Tardigrades Survive The Unsurvivable By Turning Themselves to Glass
There's one group of animals that can survive the vacuum of space, deep-sea pressure, blistering radiation, searing heat, and frigid cold. They're called tardigrades—although you could also call them water bears or moss piglets — and in 2017, scientists discovered the protein responsible for their incredible toughness.
Bleed Me Dry
One of the handful of superpowers the tardigrade uses to survive such extreme environments is its ability to shed nearly all of the water from its body and go into what's known as a "tun" state. Researchers have found that tardigrades can survive for up to a decade in that state — and potentially decades more. Typically, when cells dry out, all hell breaks loose: the membranes rupture, proteins unfold, and DNA begins fragmenting. But that doesn't happen in tardigrades, and scientists have been trying to figure out why.
Other creatures, such as some yeast and bacteria, can also survive desiccation. They do this by creating large quantities of trehalose, a sugar that takes on a glassy state and protects cell membranes and proteins from damage. Scientists suspected that tardigrades might do the same thing, but no such luck: only a few tardigrade species produce trehalose. The rest must be doing something different.
Heart Of Glass
In 2015, scientists found a clue to the mechanism behind tardigrades' tun state: when the tiny creatures shed their water, they produce glassy molecules — a sort of "bioglass" — that coat their cells and protect them from damage.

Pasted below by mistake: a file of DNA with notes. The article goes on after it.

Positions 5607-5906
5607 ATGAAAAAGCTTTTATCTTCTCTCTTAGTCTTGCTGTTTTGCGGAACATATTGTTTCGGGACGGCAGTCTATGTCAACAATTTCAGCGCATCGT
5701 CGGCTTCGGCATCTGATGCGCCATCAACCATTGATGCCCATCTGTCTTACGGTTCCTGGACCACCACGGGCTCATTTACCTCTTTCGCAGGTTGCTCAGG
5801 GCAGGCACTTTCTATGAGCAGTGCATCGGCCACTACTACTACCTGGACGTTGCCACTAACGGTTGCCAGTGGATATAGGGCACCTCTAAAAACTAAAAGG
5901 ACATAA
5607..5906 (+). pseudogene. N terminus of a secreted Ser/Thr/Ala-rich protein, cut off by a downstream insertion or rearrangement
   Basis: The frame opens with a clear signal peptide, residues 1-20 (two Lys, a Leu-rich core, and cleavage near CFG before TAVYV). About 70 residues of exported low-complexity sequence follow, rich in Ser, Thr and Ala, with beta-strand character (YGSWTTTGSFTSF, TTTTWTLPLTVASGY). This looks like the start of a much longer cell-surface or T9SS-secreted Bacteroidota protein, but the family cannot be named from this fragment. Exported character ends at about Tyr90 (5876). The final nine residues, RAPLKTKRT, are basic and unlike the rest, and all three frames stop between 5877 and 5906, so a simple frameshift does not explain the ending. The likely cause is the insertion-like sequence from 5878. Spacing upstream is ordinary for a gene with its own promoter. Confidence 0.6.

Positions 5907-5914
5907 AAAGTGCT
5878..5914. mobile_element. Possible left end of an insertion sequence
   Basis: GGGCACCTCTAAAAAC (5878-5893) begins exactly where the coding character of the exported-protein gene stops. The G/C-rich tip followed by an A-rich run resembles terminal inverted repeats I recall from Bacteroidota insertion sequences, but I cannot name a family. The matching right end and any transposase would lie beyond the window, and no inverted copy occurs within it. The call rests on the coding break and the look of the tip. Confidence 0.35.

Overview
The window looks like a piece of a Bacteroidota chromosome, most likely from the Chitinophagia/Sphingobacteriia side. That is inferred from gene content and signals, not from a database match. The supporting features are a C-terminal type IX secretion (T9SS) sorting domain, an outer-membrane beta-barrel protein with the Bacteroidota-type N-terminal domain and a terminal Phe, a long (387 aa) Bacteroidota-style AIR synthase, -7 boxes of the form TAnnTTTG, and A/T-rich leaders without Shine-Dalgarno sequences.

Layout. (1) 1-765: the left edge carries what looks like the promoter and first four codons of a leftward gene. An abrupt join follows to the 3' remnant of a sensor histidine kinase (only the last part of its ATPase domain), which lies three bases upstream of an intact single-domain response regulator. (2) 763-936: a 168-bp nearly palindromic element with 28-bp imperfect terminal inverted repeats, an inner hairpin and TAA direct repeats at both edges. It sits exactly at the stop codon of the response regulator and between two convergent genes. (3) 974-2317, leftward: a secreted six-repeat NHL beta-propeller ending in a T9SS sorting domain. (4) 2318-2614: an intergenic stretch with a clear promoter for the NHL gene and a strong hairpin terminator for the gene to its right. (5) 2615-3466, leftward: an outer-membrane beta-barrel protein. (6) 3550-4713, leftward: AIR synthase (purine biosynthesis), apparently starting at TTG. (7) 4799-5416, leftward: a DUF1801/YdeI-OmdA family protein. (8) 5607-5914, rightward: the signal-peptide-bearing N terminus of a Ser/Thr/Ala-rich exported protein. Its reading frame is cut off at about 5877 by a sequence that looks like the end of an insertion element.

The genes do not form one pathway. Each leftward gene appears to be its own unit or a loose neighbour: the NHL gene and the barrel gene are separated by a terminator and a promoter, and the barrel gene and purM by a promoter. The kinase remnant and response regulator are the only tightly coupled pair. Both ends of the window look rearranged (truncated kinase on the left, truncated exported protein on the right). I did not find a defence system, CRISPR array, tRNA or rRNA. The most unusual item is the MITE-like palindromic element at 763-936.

A few months later, another team got closer to figuring out how that bioglass forms. Biologist Thomas Boothby and his colleagues found tardigrade-specific genes that code for something called intrinsically disordered proteins, or IDPs. IDPs are proteins that are shapeless and flexible most of the time, but rearrange themselves into bioglass in the presence of extreme drying.
As ScienceAlert reports, "These newly formed IDP glass structures target specific proteins, molecules, and other essential cell parts when the tardigrade starts losing water, and enclose them in stiff, protective envelopes so they don't fall apart during the desiccation process. When the tardigrade is exposed to water once more, the glass melts and the IDPs return to their floppy, random state." The team announced their discovery at the annual meeting of the American Society for Cell Biology in 2015, and published their findings in the journal Molecular Cell in 2017.
So what does the survival mechanism of a 1 millimeter critter matter to you? Plenty. Scientists hope that we can use tardigrade proteins to stabilize and preserve delicate pharmaceuticals. The refrigeration required to ship vaccines and other medical necessities throughout the world adds cost and risk of damage, and if manufacturers could convert their products into the tardigrade's glass state, they could be stored dry at room temperature until they were ready to use.
Want to cultivate your own tardigrade army? You can pick up a colony for a lousy $12.50. They're like Sea Monkeys that will never die.